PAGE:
WashU Affiliated Authors: Vandna Kukshal (Dept. of Biology), Joseph M Jez (Dept. of Biology)
Abstract: Aromatic compounds having unusual stability provide high-value chemicals and considerable promise for carbon storage. Terrestrial plants can convert atmospheric CO2 into diverse and abundant aromatic compounds. However, it is unclear how plants control the shikimate pathway that connects the photosynthetic carbon fixation with the biosynthesis of aromatic amino acids, the major precursors of plant aromatic natural products. This study identified suppressor of tyra2 (sota) mutations that deregulate the first step in the plant shikimate pathway by alleviating multiple effector-mediated feedback regulation in Arabidopsis thaliana. The sota mutant plants showed hyperaccumulation of aromatic amino acids accompanied by up to a 30% increase in net CO2 assimilation. The identified mutations can be used to enhance plant-based, sustainable conversion of atmospheric CO2 to high-energy and high-value aromatic compounds.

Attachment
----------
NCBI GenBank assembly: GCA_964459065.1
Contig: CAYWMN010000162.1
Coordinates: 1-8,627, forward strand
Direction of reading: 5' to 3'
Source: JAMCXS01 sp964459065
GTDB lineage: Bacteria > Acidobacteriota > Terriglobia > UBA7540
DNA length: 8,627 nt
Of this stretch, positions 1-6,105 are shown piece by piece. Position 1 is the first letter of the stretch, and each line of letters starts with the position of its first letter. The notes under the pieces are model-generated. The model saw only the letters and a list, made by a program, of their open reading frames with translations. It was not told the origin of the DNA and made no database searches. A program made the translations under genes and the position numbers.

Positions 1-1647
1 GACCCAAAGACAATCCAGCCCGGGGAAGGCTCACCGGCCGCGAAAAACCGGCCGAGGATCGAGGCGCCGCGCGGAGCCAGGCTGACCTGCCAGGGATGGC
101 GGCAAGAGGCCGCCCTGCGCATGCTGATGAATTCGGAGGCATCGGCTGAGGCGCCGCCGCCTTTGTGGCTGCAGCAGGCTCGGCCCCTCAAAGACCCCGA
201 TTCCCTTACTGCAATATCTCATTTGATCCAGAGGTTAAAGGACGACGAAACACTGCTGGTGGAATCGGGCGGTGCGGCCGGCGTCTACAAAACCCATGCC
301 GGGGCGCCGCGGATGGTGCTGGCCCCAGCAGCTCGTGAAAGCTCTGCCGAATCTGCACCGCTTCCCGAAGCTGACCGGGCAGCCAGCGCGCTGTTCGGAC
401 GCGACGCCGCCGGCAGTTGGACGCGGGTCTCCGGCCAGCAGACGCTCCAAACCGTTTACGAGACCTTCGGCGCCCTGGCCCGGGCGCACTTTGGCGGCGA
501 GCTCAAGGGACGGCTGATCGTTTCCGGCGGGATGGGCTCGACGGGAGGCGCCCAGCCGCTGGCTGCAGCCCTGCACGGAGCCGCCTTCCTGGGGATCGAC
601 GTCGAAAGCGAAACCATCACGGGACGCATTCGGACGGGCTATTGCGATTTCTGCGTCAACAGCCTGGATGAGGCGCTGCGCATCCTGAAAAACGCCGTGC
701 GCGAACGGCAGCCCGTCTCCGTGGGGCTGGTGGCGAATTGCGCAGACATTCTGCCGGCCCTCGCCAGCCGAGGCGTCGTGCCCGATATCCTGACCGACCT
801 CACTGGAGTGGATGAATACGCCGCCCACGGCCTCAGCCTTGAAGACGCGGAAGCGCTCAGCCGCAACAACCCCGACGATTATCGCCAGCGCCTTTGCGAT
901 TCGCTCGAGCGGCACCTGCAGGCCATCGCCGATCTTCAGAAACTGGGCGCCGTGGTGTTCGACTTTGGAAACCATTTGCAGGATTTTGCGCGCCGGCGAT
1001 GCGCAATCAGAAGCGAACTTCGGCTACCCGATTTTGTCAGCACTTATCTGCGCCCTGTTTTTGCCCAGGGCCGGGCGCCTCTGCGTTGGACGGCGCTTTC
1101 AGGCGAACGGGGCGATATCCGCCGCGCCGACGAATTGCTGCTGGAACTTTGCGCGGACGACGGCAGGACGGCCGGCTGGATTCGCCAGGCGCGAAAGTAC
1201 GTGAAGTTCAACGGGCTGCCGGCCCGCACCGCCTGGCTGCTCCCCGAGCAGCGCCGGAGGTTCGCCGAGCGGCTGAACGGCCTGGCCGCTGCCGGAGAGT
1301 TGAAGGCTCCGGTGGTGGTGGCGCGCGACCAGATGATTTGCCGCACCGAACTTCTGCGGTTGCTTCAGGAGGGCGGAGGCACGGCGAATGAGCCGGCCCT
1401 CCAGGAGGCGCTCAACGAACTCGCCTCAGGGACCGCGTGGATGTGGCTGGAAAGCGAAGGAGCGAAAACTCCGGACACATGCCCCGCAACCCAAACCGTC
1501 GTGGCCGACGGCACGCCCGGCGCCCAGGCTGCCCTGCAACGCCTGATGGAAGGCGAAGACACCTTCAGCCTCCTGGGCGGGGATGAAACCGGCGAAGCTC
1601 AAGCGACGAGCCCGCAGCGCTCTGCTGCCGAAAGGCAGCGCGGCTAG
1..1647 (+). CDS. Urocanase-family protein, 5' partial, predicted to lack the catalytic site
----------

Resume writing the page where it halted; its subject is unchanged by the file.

Citation or DOI: DOI: 10.1126/sciadv.abo3416